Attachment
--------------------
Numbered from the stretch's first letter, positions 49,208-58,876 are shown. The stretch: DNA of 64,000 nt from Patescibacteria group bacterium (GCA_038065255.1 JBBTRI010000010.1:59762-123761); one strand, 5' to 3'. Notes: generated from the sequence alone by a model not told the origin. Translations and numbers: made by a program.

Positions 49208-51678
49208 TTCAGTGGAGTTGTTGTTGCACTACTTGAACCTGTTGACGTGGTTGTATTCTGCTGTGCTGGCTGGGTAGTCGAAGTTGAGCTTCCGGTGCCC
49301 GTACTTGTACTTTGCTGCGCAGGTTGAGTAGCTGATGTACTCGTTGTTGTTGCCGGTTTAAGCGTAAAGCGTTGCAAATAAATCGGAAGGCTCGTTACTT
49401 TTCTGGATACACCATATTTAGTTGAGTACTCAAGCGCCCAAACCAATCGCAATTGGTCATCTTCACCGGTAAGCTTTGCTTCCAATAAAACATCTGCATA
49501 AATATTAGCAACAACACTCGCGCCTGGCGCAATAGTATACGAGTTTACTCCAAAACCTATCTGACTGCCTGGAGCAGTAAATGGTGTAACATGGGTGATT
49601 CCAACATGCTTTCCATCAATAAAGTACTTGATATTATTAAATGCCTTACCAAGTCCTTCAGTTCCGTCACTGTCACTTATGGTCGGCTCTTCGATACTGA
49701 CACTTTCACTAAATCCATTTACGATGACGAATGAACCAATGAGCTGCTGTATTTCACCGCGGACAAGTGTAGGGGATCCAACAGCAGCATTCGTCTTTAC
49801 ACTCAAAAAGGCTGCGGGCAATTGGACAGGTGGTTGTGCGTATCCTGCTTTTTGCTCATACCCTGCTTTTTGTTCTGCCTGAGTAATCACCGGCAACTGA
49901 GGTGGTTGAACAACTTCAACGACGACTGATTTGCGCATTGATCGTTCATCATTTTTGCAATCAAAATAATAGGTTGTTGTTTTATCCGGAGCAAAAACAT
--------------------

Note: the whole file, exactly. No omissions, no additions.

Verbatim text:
Numbered from the stretch's first letter, positions 49,208-58,876 are shown. The stretch: DNA of 64,000 nt from Patescibacteria group bacterium (GCA_038065255.1 JBBTRI010000010.1:59762-123761); one strand, 5' to 3'. Notes: generated from the sequence alone by a model not told the origin. Translations and numbers: made by a program.

Positions 49208-51678
49208 TTCAGTGGAGTTGTTGTTGCACTACTTGAACCTGTTGACGTGGTTGTATTCTGCTGTGCTGGCTGGGTAGTCGAAGTTGAGCTTCCGGTGCCC
49301 GTACTTGTACTTTGCTGCGCAGGTTGAGTAGCTGATGTACTCGTTGTTGTTGCCGGTTTAAGCGTAAAGCGTTGCAAATAAATCGGAAGGCTCGTTACTT
49401 TTCTGGATACACCATATTTAGTTGAGTACTCAAGCGCCCAAACCAATCGCAATTGGTCATCTTCACCGGTAAGCTTTGCTTCCAATAAAACATCTGCATA
49501 AATATTAGCAACAACACTCGCGCCTGGCGCAATAGTATACGAGTTTACTCCAAAACCTATCTGACTGCCTGGAGCAGTAAATGGTGTAACATGGGTGATT
49601 CCAACATGCTTTCCATCAATAAAGTACTTGATATTATTAAATGCCTTACCAAGTCCTTCAGTTCCGTCACTGTCACTTATGGTCGGCTCTTCGATACTGA
49701 CACTTTCACTAAATCCATTTACGATGACGAATGAACCAATGAGCTGCTGTATTTCACCGCGGACAAGTGTAGGGGATCCAACAGCAGCATTCGTCTTTAC
49801 ACTCAAAAAGGCTGCGGGCAATTGGACAGGTGGTTGTGCGTATCCTGCTTTTTGCTCATACCCTGCTTTTTGTTCTGCCTGAGTAATCACCGGCAACTGA
49901 GGTGGTTGAACAACTTCAACGACGACTGATTTGCGCATTGATCGTTCATCATTTTTGCAATCAAAATAATAGGTTGTTGTTTTATCCGGAGCAAAAACAT